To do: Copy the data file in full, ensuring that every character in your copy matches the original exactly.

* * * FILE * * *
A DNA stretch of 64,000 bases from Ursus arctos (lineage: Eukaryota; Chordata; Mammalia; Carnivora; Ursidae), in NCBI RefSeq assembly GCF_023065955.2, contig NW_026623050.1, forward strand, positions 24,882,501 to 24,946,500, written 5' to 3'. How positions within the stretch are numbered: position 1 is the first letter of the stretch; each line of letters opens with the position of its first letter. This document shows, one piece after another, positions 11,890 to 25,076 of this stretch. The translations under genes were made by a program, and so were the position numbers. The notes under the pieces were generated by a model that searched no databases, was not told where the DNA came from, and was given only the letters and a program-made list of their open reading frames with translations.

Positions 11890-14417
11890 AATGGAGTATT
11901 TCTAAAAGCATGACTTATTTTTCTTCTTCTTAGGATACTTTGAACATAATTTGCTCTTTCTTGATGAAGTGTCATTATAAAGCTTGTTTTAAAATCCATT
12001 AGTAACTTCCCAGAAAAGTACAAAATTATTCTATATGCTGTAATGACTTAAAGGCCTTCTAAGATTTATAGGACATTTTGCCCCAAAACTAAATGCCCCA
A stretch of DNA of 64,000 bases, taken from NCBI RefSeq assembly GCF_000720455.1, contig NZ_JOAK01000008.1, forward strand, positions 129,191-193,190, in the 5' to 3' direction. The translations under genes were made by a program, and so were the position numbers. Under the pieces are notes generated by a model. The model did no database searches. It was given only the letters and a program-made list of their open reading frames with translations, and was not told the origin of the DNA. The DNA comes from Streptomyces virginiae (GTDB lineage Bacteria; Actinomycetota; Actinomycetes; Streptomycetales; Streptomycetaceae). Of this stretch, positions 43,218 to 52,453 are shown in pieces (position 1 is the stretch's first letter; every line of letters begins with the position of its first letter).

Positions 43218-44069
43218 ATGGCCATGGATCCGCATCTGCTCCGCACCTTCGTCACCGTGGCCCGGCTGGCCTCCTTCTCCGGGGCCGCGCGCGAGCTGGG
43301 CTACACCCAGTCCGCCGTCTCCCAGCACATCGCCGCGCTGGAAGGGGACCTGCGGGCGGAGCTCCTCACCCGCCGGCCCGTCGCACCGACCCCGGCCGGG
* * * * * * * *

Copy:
A DNA stretch of 64,000 bases from Ursus arctos (lineage: Eukaryota; Chordata; Mammalia; Carnivora; Ursidae), in NCBI RefSeq assembly GCF_023065955.2, contig NW_026623050.1, forward strand, positions 24,882,501 to 24,946,500, written 5' to 3'. How positions within the stretch are numbered: position 1 is the first letter of the stretch; each line of letters opens with the position of its first letter. This document shows, one piece after another, positions 11,890 to 25,076 of this stretch. The translations under genes were made by a program, and so were the position numbers. The notes under the pieces were generated by a model that searched no databases, was not told where the DNA came from, and was given only the letters and a program-made list of their open reading frames with translations.

Positions 11890-14417
11890 AATGGAGTATT
11901 TCTAAAAGCATGACTTATTTTTCTTCTTCTTAGGATACTTTGAACATAATTTGCTCTTTCTTGATGAAGTGTCATTATAAAGCTTGTTTTAAAATCCATT
12001 AGTAACTTCCCAGAAAAGTACAAAATTATTCTATATGCTGTAATGACTTAAAGGCCTTCTAAGATTTATAGGACATTTTGCCCCAAAACTAAATGCCCCA
A stretch of DNA of 64,000 bases, taken from NCBI RefSeq assembly GCF_000720455.1, contig NZ_JOAK01000008.1, forward strand, positions 129,191-193,190, in the 5' to 3' direction. The translations under genes were made by a program, and so were the position numbers. Under the pieces are notes generated by a model. The model did no database searches. It was given only the letters and a program-made list of their open reading frames with translations, and was not told the origin of the DNA. The DNA comes from Streptomyces virginiae (GTDB lineage Bacteria; Actinomycetota; Actinomycetes; Streptomycetales; Streptomycetaceae). Of this stretch, positions 43,218 to 52,453 are shown in pieces (position 1 is the stretch's first letter; every line of letters begins with the position of its first letter).

Positions 43218-44069
43218 ATGGCCATGGATCCGCATCTGCTCCGCACCTTCGTCACCGTGGCCCGGCTGGCCTCCTTCTCCGGGGCCGCGCGCGAGCTGGG
43301 CTACACCCAGTCCGCCGTCTCCCAGCACATCGCCGCGCTGGAAGGGGACCTGCGGGCGGAGCTCCTCACCCGCCGGCCCGTCGCACCGACCCCGGCCGGG